Many other political winds have shifted behind Republicans in recent months, but the swing in money from corporate PACs is unusual. Corporations often give campaign contributions while seeking access and favor with incumbent lawmakers in position to shape legislation -- meaning they gravitate to the party in power.
at 11:17 PM |
She deserves to spend the rest of her life in prison:
A federal judge on Friday ordered a woman who pleaded guilty to kidnapping then-teen Elizabeth Smart of Utah to spend 15 years in prison, with credit for about seven years she's already served.
Smart, whose abduction captured the attention of Americans, was 14 in 2002 when she was kidnapped at knifepoint from her bedroom. She was found nine months later, in March 2003, walking the streets of a Salt Lake City suburb with her captors.
U.S. District Judge Dale Kimball said Wanda Barzee will serve the sentence at the Federal Medical Center, Carswell, in Fort Worth, Texas.
Barzee, 64, pleaded guilty in November to federal charges of kidnapping and unlawful transportation of a minor across state lines in Smart's abduction. She also faces sentencing Friday in state court, where in February she pleaded guilty, but mentally ill, in the attempted kidnapping of Smart's cousin, Olivia Wright, about six weeks after Smart's abduction.
at 10:47 PM |
This guy is worthless as a Mayor. His city is a mess and all he can do mouth insults at reporters. But this is what incumbency does. He is mayor because his father was mayor. That's all. And he remain in office until he dies. It is no wonder that Chicago/Illinois is so corrupt. The only that can turn around that city/State is term limits:
Mayor Richard M. Daley said Friday that he regrets his choice of words when he suggested he'd stick a rifle with a bayonet up a reporter's "butt," but he said he was trying to "shock" the media into exposing gun manufacturers who flood the streets with firearms.
"I want to shock you, maybe scare you, to realize this is serious," he said.
Asked if he was sorry for how he went about illustrating his point, Daley said, "Sure I'll be sorry... I'm not going to sing the song 'I'm Sorry' now, but sure, you can write it. But I hope I shocked you that you can write about now the gun manufacturers."
The mayor said the focus should not be on his remarks, but about the impact of gun violence in urban America.
The mayor was talking about his controversial remarks on Thursday during a news conference on the city's handgun ban and what the city plans to do if the U.S. Supreme Court overturns the ban this summer.
At that news conference, Chicago Reader reporter Mick Dumke asked Daley if the ban has been effective, given how many people are shot in the city every year. The mayor responded by picking up a rifle with a bayonet from among several seized guns that Chicago police had put on display.
"It's been very effective," Daley said as he held the rifle. "If I put this up your butt, you'll find out how effective it is. Let me put a round up your, you know."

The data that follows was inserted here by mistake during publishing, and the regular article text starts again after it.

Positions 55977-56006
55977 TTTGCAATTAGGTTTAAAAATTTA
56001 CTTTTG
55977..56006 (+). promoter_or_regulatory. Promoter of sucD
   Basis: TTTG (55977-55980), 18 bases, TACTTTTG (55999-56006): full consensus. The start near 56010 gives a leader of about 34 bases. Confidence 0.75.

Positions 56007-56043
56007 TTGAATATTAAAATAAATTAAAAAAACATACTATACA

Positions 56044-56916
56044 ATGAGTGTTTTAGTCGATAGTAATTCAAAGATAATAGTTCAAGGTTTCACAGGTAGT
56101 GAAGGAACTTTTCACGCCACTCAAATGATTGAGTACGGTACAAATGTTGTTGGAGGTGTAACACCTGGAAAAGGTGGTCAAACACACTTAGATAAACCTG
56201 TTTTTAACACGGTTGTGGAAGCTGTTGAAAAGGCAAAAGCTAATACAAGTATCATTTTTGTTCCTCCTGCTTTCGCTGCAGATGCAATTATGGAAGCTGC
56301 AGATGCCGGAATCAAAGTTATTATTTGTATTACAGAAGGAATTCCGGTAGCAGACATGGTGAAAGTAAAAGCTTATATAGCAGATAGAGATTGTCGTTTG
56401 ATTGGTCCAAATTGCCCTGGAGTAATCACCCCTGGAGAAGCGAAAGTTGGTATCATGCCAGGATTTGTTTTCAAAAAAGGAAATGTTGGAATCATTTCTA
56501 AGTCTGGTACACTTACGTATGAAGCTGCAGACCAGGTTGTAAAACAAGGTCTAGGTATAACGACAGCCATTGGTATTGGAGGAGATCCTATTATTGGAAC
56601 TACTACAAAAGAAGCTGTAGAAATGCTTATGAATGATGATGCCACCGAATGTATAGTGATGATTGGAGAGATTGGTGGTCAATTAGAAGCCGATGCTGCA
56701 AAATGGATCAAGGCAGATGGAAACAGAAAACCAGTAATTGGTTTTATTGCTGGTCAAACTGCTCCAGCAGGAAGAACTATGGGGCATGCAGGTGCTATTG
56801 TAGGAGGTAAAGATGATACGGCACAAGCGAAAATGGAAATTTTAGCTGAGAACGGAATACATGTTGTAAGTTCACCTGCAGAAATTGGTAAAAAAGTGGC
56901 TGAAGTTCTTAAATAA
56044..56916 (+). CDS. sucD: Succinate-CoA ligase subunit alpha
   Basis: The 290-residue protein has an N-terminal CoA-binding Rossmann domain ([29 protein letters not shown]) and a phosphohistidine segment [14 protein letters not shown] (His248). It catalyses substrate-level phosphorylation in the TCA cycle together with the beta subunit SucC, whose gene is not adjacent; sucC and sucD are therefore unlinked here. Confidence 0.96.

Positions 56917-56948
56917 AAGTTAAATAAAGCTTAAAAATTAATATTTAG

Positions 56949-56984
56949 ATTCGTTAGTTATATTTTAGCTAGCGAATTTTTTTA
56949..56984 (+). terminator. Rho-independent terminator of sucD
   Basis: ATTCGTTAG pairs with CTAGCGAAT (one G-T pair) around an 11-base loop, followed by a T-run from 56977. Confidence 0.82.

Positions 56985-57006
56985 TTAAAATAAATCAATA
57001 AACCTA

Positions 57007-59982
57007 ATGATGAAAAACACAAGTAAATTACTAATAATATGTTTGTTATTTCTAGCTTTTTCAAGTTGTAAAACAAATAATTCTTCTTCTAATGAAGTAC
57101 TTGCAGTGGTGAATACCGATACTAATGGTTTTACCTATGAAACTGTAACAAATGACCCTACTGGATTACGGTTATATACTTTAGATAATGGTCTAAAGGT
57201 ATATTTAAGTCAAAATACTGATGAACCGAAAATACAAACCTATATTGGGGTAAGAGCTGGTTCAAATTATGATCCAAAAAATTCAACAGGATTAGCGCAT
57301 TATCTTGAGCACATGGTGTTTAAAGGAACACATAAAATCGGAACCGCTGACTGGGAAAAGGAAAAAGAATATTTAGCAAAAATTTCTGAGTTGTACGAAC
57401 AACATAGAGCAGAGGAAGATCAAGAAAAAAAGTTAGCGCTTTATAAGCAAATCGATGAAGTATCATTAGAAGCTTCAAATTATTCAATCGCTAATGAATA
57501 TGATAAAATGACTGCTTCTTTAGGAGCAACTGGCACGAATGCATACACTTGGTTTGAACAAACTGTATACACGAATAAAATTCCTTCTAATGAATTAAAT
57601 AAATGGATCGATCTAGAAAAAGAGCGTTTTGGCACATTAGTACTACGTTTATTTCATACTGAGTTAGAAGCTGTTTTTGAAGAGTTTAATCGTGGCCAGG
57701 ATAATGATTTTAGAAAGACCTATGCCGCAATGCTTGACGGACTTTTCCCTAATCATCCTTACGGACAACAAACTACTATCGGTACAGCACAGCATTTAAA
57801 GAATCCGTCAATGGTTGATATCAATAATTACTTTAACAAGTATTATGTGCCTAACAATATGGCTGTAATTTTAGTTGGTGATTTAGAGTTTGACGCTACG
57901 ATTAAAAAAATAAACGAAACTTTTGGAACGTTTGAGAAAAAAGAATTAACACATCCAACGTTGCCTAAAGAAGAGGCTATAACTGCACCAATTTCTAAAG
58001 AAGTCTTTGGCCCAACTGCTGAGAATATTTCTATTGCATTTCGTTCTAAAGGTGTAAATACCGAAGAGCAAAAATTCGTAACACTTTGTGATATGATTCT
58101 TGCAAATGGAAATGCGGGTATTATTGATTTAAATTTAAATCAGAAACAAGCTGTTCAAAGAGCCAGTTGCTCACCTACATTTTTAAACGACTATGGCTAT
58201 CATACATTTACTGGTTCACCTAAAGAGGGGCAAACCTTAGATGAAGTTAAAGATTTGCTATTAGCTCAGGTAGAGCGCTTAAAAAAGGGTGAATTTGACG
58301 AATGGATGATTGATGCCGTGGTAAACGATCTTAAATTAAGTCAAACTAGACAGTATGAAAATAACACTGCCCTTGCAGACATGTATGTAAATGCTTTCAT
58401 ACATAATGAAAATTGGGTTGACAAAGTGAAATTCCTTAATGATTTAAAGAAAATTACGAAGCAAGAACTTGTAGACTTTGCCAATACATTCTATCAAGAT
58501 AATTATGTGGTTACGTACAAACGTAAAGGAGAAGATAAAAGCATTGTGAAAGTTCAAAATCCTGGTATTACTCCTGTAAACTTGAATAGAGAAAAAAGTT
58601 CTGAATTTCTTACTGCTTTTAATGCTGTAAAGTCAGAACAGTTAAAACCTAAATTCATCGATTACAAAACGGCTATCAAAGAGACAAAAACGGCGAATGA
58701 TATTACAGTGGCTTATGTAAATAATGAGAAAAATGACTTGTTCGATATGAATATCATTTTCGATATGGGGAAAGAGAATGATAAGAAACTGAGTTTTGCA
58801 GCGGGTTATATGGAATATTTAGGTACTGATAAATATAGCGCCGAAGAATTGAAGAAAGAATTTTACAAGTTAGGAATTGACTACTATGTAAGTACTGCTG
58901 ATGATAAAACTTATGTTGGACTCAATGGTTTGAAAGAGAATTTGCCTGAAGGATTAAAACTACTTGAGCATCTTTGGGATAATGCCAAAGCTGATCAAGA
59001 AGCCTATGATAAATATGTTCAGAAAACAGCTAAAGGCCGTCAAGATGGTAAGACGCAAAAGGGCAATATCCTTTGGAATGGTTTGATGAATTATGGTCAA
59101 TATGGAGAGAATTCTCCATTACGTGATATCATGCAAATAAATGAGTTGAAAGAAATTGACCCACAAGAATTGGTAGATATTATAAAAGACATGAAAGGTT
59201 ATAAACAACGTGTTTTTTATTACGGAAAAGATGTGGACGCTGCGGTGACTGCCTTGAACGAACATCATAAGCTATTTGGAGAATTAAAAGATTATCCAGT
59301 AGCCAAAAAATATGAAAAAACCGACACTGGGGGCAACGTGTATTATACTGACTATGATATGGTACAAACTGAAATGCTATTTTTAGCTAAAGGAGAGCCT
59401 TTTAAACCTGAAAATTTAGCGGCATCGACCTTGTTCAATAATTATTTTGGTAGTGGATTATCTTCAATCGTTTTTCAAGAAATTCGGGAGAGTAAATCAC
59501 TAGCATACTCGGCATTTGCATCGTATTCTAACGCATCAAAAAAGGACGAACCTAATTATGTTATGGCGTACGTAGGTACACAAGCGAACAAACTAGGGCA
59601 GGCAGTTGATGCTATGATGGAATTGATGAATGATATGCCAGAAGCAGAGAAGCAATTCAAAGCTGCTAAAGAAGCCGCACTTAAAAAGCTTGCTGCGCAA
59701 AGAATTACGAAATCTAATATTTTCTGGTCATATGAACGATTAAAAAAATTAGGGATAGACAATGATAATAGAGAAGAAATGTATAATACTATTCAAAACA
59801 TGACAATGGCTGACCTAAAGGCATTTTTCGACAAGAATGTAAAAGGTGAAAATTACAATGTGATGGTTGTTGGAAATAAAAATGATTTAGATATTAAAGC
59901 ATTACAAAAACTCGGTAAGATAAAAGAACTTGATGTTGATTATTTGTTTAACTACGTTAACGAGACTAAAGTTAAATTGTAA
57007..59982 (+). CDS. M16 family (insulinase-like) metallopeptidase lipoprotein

at 9:27 PM |
If it weren't bad enough, now we learn that the weapons used by troops in increasingly fruitless war are less than adequate. Apparently, the lessons of Vietnam and Iraq have not been learned. When it comes to guerrilla warfare we must adapt and not use traditional weapons and tactics:
The U.S. military's workhorse rifle -- used in battle for the last 40 years -- is proving less effective in Afghanistan against the Taliban's more primitive but longer range weapons.
As a result, the U.S. is reevaluating the performance of its standard M-4 rifle and considering a switch to weapons that fire a larger round largely discarded in the 1960s.
The M-4 is an updated version of the M-16, which was designed for close quarters combat in Vietnam. It worked well in Iraq, where much of the fighting was in cities such as Baghdad, Ramadi and Fallujah.
But a U.S. Army study found that the 5.56 mm bullets fired from M-4s don't retain enough velocity at distances greater than 1,000 feet (300 meters) to kill an adversary. In hilly regions of Afghanistan, NATO and insurgent forces are often 2,000 to 2,500 feet (600-800 meters) apart.
Afghans have a tradition of long-range ambushes against foreign forces. During the 1832-1842 British-Afghan war, the British found that their Brown Bess muskets could not reach insurgent sharpshooters firing higher-caliber Jezzail flintlocks.
Soviet soldiers in the 1980s found that their AK-47 rifles could not match the World War II-era bolt-action Lee-Enfield and Mauser rifles used by mujahedeen rebels.
"These are important considerations in Afghanistan, where NATO forces are frequently attacked by insurgents using ... sharpshooter's rifles, which are all chambered for a full-powered cartridge which dates back to the 1890s," said Paul Cornish, curator of firearms at the Imperial War Museum in London.
The heavier bullets enable Taliban militants to shoot at U.S. and NATO soldiers from positions well beyond the effective range of the coalition's rifles.
at 7:39 AM |
For the first time, a major Hollywood film will hit the $20 threshold at the box office, as movie-theater owners test the public's ability to absorb ever higher ticket prices.
Several theaters will charge $20 per adult ticket to IMAX showings of the animated 3-D family film "Shrek Forever After," the fourth "Shrek" installment from DreamWorks Animation. The theaters include the AMC theater in Manhattan's Kips Bay neighborhood, AMC Loews 34, AMC Loews Lincoln Square and AMC Empire 42nd Street.
And you're going to pay it.
at 6:38 AM |
Finally. I've been arguing for sometime that the Palestinians should adopt non-violent, civil disobedience to achieve their goal of creating their own State. Hopefully they will finally get the message:
Palestinians, hard-headed realists that they are, have never much bought the idea of non-violence. The state of Israel was partly born out of violence and has been sustained mainly through violence. Turning the other cheek to people whose anatomical focus was your knees - and keeping you on them - never seemed especially wise, let alone effective.